Wednesday, February 14, 2007

22. Museum Review: Asakura Choso Museum (Yanaka)

Fumio Asakura (1883 - 1964) was a pioneer of Japanese modern sculpture. The building which houses the Asakura Choso Museum was his own studio and residence. It took almost seven years to complete in 1935.

Yanaka is my favorite Tokyo neighborhood. If you come to explore the area, make a stop at the museum. Asakura-san's sculptures are excellent, I especially liked his collection of cats. But again, I was more interested in the building itself. Half traditional Japanese and half modern, I just really enjoyed being able to wander around as if it were my own.
If you do visit, make sure to go up to the rooftop garden. There are good views of Yanaka from here, and also a nice overhead view of the Japanese garden the residence is built around.
This is a small museum, but if you are in Yanaka for sightseeing, I do recommend stopping here.

Address: 7-18-10 Yanaka, Taito-ku, Tokyo 110-0001
Tel: 03-3821-4549

Hours of Operation: 9:30 - 16:30, closed on Mondays and Fridays (open if a national holiday and closed the next day). Also closed from December 29 - January 3, and occasionally for administrative purposes.

Admission: Adults: 400 yen, Jr. High and Elementary School Students: 150 yen
*Group discounts available.
*Free with Grutt Pass.

Access: 5 minute walk from the North Exit of Nippori Station. There is not a lot of parking in this residential area.

For more information:

**Free entry with Grutt Pass 2007 (#10)


Anonymous said...

I visited Yanaka and this museum on a chilly day in December in 2005 and was amazed at the tranquility of the whole area. It was hard to believe I was right by an enormous metropolitan area.

I found this blog entry while trying to find some photos of the entire -- especially the view from the roof -- of this museum. Thanks for sharing the photos and for rec.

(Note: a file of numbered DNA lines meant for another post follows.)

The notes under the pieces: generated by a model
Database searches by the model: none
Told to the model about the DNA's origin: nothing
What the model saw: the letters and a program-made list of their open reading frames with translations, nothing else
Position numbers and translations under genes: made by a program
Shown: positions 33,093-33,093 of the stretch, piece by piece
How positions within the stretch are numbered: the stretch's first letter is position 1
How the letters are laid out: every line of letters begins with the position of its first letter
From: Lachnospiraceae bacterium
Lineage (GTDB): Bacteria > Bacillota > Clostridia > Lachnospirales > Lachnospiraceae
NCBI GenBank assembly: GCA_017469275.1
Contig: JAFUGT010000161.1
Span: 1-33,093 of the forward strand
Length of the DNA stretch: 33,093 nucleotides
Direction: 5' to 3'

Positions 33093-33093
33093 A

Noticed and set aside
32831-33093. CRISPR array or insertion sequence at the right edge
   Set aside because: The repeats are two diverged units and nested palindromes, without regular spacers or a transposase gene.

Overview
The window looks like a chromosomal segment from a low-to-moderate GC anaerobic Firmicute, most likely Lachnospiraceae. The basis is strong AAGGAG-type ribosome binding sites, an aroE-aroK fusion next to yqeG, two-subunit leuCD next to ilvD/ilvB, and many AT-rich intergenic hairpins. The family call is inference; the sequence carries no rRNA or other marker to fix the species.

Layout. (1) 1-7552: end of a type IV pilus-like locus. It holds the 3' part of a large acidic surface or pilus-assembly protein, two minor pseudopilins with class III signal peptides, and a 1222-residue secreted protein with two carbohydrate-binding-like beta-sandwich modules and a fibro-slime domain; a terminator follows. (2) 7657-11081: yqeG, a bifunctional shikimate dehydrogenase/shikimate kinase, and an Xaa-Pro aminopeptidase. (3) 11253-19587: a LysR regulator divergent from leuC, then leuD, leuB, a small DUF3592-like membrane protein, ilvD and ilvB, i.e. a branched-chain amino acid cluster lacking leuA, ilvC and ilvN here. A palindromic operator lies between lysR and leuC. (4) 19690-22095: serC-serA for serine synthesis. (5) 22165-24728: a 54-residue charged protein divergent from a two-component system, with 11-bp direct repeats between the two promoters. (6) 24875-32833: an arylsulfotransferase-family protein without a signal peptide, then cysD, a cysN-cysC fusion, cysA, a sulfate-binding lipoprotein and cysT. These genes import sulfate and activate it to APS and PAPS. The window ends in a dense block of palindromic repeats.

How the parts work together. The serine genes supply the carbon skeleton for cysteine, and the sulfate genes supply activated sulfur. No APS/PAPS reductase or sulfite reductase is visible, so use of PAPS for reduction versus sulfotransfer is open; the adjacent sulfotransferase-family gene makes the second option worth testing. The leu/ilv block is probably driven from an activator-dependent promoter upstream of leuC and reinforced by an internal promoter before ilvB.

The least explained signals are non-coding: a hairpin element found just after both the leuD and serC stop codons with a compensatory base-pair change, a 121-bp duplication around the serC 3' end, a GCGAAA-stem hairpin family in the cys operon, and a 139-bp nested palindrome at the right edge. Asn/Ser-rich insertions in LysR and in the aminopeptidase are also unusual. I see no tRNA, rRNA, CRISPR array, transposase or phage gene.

Matt Emrich said...

I stumbled across this museum quite by accident one late fall afternoon in November of 1997. They were just closing up for the day but I was intrigued by the large black facade and made the trip again the next day, taking the train from my apartment in Urayasu. I was spellbound from the moment I stepped inside; this was my first glimpse into how a 'typical' Japanese home might've looked 100 years ago. (I learned later on, of course, that most Tokyoites' homes weren't quite so spacious). From all the yellowing wood and rice-papered walls inside, to the koi pond that serves as a central focal point in the open-air courtyard the house is built around, this museum was a haven for me. I took many visitors there over the next 10 years and none were disappointed. The Yanaka neighborhood that surrounds the museum is quite laid back and I enjoy nothing more than visiting the museum, strolling through the cemetery, and sitting down to a nice bowl of tempura udon on a chilly afternoon.

anpan said...

Unfortunately, this museum is closed for restoration from 2010 until 2013! Very disappointed to discover this fact after making my way all the way there...